I have come away from both meetings feeling overwhelmed with ideas of things to try, but so thrilled and enthused and convinced that I am on the right track. (I even got a half-joking job offer from one of the schools!)

I’ve also made contact with some folks in the USA who have recommended stuff for me to read, which I’m keen to do. Of course, now I need to find some time to do the reading and get to grips with all that is out there.

Hmm…. time. Yes. That stuff I have so precious little of. EEEEK! Just seen the time now. Am already late for my next meeting.

New joys, new frustrations

With any job there comes a measure of joy and a measure of frustration. With teaching, I love the actual teaching. I hate the admin work that goes with it. With this new post, I’m loving being able to spend time helping my colleagues, and doing research, and thinking. However, I’m finding it frustrating to find the balance between my teaching responsibilities, and my EdTech responsibilities. I’m also finding it particularly difficult not having my own space anywhere.

While I always teach in my lab, when I’m not teaching, it’s being used by the wanderers. It’s great for them to be able to use it, because then they are almost always teaching in one venue, which, as any teacher will tell you, makes a huge difference to your teaching. For me though, the frustration is that the only other place I can work in is the staff workroom. This is a great space, but means that I can’t shut the door on others while I get on with my thinking or research work.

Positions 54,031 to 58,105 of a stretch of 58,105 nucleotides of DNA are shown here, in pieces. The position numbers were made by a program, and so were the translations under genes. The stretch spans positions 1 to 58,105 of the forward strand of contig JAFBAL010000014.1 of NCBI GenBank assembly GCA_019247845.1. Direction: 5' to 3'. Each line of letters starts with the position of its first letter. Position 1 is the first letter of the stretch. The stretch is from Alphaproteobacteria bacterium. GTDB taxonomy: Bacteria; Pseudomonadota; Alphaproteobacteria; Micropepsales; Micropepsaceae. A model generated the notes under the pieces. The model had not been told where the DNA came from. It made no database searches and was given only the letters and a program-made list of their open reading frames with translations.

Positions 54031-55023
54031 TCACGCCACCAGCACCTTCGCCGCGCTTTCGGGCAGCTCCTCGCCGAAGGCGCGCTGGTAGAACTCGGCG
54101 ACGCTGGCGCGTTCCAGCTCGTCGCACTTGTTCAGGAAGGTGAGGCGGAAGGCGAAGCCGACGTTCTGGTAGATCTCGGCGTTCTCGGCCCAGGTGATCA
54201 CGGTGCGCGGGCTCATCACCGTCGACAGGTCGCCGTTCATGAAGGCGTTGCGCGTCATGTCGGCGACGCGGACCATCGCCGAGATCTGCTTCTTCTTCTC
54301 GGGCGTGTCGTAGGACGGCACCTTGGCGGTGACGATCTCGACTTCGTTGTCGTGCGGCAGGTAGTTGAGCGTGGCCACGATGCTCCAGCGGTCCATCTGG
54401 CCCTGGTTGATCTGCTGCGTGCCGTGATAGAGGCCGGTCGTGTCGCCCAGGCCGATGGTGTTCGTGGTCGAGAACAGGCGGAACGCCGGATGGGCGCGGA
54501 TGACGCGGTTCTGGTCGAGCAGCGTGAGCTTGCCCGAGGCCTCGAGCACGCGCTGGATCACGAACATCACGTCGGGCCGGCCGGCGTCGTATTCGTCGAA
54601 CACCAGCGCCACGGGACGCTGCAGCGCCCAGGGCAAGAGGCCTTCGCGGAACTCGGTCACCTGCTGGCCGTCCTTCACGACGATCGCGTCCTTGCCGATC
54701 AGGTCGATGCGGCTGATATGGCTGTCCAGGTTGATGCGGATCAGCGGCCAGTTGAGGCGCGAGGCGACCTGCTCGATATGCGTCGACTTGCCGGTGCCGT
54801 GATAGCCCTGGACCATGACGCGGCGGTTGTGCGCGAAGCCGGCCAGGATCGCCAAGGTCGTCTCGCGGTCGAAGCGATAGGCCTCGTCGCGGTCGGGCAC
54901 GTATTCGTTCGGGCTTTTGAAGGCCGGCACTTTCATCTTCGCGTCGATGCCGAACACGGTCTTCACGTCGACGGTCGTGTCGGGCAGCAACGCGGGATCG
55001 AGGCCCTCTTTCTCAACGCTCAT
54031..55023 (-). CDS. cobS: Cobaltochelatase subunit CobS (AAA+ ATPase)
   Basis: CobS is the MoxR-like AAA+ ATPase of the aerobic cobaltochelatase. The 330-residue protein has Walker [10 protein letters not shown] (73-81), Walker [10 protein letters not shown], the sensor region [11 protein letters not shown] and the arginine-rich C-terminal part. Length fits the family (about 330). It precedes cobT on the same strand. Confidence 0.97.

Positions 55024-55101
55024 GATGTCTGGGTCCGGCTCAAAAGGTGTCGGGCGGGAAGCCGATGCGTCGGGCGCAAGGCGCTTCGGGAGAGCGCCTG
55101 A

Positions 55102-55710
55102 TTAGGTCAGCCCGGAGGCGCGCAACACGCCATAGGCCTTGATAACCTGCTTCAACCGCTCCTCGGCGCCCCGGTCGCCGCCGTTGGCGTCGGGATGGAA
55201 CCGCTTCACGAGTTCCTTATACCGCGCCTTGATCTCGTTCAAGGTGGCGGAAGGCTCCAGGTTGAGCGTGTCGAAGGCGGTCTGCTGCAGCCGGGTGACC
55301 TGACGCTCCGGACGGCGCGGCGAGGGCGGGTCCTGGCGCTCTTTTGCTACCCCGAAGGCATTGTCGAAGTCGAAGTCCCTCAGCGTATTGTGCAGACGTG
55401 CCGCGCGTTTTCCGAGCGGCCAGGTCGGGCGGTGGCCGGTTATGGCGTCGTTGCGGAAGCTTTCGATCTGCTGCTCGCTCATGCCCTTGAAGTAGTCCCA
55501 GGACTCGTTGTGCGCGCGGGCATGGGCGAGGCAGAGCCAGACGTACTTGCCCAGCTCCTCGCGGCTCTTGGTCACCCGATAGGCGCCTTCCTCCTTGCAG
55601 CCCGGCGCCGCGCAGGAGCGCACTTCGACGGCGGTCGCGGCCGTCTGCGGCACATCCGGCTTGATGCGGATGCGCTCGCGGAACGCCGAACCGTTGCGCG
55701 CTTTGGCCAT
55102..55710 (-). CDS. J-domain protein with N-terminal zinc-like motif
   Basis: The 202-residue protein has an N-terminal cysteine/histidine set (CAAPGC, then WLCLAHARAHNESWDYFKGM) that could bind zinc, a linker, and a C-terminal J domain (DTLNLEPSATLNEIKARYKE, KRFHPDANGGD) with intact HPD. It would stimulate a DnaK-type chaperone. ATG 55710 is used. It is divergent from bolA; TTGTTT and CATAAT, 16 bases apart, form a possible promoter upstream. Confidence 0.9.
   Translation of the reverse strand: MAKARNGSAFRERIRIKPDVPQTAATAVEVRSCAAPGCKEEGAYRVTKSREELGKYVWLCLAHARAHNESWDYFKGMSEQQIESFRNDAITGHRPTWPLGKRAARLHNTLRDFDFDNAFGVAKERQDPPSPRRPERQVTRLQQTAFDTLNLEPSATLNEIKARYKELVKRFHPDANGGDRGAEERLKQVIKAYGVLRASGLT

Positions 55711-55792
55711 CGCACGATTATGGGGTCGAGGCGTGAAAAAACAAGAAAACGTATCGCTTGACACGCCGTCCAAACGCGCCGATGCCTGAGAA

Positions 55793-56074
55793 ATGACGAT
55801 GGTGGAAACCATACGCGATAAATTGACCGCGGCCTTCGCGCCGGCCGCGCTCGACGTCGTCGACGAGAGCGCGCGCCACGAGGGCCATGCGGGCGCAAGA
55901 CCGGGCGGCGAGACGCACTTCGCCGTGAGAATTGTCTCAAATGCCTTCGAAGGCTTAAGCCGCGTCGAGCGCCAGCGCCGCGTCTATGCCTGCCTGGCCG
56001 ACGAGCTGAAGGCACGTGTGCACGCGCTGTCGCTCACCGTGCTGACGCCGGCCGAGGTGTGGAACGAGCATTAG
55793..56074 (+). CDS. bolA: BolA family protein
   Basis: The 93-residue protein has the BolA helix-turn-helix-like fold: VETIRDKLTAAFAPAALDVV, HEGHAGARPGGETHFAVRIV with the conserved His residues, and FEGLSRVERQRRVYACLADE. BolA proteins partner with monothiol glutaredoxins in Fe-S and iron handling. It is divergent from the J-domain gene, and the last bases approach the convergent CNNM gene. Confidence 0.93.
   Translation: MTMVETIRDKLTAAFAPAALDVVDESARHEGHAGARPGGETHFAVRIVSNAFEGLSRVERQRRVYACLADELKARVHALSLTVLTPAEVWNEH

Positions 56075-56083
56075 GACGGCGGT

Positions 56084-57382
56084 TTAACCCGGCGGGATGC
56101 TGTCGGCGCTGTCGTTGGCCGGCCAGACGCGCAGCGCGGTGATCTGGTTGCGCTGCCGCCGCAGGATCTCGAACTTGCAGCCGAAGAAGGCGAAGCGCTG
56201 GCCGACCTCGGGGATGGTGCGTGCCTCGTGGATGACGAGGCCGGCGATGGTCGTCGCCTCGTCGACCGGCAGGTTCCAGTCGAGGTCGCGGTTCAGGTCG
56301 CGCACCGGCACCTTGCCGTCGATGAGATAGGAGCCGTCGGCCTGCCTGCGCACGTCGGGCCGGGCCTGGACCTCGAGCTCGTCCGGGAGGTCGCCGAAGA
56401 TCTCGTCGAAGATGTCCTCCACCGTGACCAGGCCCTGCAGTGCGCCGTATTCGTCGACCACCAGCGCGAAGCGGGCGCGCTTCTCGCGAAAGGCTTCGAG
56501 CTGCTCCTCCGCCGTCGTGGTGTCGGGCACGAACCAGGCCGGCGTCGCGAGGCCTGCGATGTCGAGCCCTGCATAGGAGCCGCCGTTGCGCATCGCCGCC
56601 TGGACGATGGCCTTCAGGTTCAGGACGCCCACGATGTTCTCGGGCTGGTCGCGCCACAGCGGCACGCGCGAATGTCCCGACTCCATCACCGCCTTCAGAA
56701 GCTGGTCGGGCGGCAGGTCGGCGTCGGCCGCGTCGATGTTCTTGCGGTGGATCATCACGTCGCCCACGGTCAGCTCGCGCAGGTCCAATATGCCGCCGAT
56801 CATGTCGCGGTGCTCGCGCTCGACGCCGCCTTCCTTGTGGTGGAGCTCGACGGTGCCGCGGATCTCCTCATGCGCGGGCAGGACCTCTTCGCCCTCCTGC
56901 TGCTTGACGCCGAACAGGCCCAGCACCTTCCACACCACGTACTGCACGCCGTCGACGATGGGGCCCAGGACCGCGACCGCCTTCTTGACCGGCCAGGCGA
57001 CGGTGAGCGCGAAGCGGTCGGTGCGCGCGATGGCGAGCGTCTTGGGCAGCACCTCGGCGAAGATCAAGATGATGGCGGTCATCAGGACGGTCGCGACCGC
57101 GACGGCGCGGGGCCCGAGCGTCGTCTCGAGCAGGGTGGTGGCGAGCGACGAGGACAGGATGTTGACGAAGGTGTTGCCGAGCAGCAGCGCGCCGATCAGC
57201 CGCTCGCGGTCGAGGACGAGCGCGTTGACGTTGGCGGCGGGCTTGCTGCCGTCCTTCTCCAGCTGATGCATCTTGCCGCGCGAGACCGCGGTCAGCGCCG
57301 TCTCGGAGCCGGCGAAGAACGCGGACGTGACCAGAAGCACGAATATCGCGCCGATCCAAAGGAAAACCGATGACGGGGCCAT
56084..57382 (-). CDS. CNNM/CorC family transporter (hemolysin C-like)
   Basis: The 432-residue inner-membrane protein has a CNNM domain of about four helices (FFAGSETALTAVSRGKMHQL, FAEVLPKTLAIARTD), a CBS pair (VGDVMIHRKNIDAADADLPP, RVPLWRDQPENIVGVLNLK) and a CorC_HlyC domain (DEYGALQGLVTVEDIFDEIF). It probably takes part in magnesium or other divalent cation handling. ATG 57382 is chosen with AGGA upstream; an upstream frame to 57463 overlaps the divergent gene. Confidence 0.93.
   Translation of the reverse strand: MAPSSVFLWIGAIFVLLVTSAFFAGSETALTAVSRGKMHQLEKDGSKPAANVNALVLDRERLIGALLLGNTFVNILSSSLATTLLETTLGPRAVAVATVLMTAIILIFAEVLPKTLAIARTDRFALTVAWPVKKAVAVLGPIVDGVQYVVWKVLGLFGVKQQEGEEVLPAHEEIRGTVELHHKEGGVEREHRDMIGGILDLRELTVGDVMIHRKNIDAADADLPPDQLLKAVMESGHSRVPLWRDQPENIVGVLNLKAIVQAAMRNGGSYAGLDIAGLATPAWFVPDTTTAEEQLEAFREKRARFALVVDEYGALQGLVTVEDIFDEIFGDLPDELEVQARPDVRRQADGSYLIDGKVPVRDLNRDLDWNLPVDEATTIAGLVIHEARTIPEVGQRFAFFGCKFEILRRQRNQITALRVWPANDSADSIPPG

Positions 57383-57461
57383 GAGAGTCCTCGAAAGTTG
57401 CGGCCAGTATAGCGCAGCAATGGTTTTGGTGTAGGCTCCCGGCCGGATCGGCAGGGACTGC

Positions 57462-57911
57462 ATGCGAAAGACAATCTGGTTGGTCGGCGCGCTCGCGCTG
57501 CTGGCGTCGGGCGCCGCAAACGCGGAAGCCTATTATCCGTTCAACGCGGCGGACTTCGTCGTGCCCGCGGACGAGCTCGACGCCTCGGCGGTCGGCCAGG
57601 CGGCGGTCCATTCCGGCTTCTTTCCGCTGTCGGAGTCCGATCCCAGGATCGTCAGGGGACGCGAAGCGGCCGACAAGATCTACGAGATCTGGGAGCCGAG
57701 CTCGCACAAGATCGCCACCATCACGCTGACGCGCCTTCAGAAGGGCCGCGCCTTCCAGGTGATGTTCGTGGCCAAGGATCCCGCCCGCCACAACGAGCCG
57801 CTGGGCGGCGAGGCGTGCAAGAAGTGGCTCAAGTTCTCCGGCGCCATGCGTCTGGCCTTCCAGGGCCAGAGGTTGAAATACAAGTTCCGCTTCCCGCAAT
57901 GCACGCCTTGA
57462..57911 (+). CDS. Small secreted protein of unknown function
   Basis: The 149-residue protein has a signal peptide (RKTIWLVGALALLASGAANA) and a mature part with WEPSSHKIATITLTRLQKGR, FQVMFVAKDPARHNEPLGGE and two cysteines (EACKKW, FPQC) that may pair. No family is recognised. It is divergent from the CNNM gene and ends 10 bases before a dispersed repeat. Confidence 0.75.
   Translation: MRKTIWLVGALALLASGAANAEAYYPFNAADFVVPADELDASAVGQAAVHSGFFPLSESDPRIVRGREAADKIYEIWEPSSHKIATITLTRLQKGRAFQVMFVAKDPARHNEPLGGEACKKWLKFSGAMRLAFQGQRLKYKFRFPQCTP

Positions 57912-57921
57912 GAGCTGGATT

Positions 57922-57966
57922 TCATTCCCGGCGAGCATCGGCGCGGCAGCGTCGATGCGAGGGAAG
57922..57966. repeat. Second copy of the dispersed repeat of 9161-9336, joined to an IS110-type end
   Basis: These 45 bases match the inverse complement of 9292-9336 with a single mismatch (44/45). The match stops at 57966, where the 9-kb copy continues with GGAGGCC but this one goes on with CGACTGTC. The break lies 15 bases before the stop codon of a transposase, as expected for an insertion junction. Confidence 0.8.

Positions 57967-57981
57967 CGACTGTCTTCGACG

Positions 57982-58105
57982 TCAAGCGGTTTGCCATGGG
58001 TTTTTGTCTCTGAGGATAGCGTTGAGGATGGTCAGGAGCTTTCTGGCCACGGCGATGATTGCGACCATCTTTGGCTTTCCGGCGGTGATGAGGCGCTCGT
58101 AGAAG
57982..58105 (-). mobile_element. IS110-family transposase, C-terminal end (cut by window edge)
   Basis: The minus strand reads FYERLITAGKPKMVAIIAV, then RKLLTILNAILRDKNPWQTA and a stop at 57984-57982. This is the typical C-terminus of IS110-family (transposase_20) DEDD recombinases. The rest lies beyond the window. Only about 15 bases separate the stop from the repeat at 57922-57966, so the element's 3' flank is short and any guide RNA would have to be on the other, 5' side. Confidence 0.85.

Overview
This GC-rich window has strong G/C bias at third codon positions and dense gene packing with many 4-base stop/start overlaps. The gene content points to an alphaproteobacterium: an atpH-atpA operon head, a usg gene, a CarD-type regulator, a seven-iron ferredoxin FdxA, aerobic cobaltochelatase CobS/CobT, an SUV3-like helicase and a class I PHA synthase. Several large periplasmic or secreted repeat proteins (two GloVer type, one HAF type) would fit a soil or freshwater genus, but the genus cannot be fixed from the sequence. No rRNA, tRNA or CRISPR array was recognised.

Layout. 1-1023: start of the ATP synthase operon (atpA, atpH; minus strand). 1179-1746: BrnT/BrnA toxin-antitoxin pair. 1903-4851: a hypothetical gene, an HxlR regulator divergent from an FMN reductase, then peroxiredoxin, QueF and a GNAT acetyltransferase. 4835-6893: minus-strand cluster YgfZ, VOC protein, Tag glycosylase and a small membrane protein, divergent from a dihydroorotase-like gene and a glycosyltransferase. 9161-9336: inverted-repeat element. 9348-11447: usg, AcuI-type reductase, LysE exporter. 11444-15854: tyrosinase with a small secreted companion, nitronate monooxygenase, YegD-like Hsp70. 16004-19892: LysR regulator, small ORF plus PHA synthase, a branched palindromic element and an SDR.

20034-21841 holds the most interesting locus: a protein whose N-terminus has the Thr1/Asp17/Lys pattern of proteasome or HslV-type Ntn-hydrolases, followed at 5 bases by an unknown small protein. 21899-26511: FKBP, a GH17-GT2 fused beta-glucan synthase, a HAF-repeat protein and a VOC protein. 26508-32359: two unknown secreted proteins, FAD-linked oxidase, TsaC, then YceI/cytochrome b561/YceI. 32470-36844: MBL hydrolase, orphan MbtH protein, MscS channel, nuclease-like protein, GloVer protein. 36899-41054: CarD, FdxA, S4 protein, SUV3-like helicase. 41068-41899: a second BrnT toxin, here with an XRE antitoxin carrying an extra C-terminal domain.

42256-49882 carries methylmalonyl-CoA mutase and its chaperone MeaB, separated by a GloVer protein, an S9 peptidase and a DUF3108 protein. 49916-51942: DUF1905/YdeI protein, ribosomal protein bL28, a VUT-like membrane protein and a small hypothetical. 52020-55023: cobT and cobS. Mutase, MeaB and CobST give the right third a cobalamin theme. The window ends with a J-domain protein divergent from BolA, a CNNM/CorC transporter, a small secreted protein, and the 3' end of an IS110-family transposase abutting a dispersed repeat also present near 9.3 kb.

I love that people are asking me questions. I love being more available to help them. I don’t want that to change. However, I do need to find somewhere in the building where I can work undisturbed to be able to get the bigger pieces of EdTech work done. I simply have to.

A new experiment

Following the launch of Siyavula’s “FullMarks” programme (which I helped with), and seeing how FullMarks tries to integrate in a holistic way with a few other applications, it struck me that my school has no-one attempting to integrate the various IT things going on in the school. We have our network administrator and a CAT teacher, and then a few odd bods (like me) who are keen to introduce new stuff.

So I went to the principal and proposed that he create a post for this, which he duly did. I applied, and was appointed.

This blog will hopefully document my progress through the year and beyond as I navigate this journey. My responsibilities are:

  • to look at the use of IT and educational technology (EdTech) in the school
  • to research the EdTech that is currently available to use
  • assess what will work in our context
  • formulate a policy for the implementation of EdTech at the school over the next 3-5 years
  • prepare a budget for the implementation of EdTech
  • implement the various applications that we decide to use in an integrated way
  • train teachers in the use of EdTech (which could be as simple as teaching them how to use Excel or PPT)

I’m hoping to try and use this information as part of my master’s degree as well, in the use of IT in schools, or to enter the Innovative Teachers’ Forum competition, but first I need to find my feet!